Modules devoted to electrical simulation aimat making simulation easier for such applications. COMSOL Multiphysicsoffers an extensive model library of simulation examples. In the case of electrical designs,the available simulations deal with electromagnetic inductors, thermal drift in a microwave, inductive heating systems, and among others.
The model in Figure 4 is one such example of a simulation available in the COMSOL Model Library. It was created using the AC/DC and RF Modules, and shows a Radio-Frequency Identification (RFID) system consisting of a transponder with a tag antenna (left) and reader antenna (right). The reader antenna generates an electromagnetic field that energizes a chip inside the tag. The electromagnetic field is modulated by the tag’s circuit and is recovered by the reader antenna.
These antennas are common in many mainstream products. One application is in a car key, where a key is linked to a receiver in specific car, making thekey harder to forge. Additional applications include cell phone antennas and clothing tags for inventory control.
Besides the simulation areas mentioned, users are also working on applications involving fluid flow, chemical reactions and optimization in all disciplines. COMSOL Multiphysics has dedicated modules that specialize in a variety of applications and areas, and the product suite continues to be expanded and improved.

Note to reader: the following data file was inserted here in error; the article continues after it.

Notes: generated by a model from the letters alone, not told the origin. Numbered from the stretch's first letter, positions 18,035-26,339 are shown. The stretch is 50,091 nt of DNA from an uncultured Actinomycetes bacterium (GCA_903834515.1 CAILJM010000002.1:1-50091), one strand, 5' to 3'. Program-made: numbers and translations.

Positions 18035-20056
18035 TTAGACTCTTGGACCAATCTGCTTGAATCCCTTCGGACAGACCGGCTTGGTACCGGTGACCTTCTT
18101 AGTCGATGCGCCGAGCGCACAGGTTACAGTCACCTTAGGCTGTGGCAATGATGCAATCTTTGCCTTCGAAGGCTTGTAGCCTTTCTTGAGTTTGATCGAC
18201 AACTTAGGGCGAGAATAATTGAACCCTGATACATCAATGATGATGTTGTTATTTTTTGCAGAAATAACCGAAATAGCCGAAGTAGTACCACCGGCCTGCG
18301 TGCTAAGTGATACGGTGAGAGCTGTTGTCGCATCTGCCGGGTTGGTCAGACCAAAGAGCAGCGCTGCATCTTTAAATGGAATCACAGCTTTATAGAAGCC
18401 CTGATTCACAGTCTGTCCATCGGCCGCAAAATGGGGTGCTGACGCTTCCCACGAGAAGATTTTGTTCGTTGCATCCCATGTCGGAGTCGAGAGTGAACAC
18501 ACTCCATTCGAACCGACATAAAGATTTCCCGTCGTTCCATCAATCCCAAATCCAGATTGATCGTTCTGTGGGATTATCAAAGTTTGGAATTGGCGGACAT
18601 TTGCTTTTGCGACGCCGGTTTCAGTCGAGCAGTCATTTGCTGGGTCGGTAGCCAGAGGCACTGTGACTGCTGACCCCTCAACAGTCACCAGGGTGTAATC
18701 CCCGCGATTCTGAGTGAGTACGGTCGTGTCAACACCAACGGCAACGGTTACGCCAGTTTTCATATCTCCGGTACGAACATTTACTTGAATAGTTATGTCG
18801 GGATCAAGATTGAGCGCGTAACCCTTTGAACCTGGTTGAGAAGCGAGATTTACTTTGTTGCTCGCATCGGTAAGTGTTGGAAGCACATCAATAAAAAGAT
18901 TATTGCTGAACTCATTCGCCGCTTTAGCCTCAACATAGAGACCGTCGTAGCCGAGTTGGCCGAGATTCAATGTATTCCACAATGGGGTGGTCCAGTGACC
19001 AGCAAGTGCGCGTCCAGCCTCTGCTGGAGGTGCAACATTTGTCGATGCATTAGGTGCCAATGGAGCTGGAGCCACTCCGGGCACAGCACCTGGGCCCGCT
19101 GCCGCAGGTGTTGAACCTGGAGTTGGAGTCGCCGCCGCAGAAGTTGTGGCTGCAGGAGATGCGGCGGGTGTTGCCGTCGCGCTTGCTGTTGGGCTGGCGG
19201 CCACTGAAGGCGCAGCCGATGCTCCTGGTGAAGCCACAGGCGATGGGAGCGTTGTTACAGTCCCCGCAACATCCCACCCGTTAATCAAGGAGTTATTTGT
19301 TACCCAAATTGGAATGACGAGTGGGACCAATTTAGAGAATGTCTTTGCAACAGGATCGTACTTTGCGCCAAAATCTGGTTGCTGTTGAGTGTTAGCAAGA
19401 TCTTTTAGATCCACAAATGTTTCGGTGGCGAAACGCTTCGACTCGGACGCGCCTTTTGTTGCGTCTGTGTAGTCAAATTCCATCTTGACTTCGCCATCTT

Optimized Designs Are the Future
It is evident from the examples discussed so far that the need for accurate simulations will increase in the coming years, as engineers and researchers continue to turn to CAE tools to deliver better, safer products. The software needed to achieve such results will have to encompass all the physics relevant to the application being simulated, and couple them in the very same way they interact in nature. Moreover, such a tool should allow users to easily investigate several operating conditions and explore the advantages of different designs. COMSOL Multiphysics is already the future of simulation, since it makes these capabilities available to all existing and new CAE tool users.
ExperienceCOMSOLMultiphysics at the next free hands-on workshop near you. To register, visit http://www.comsol.com/workshops.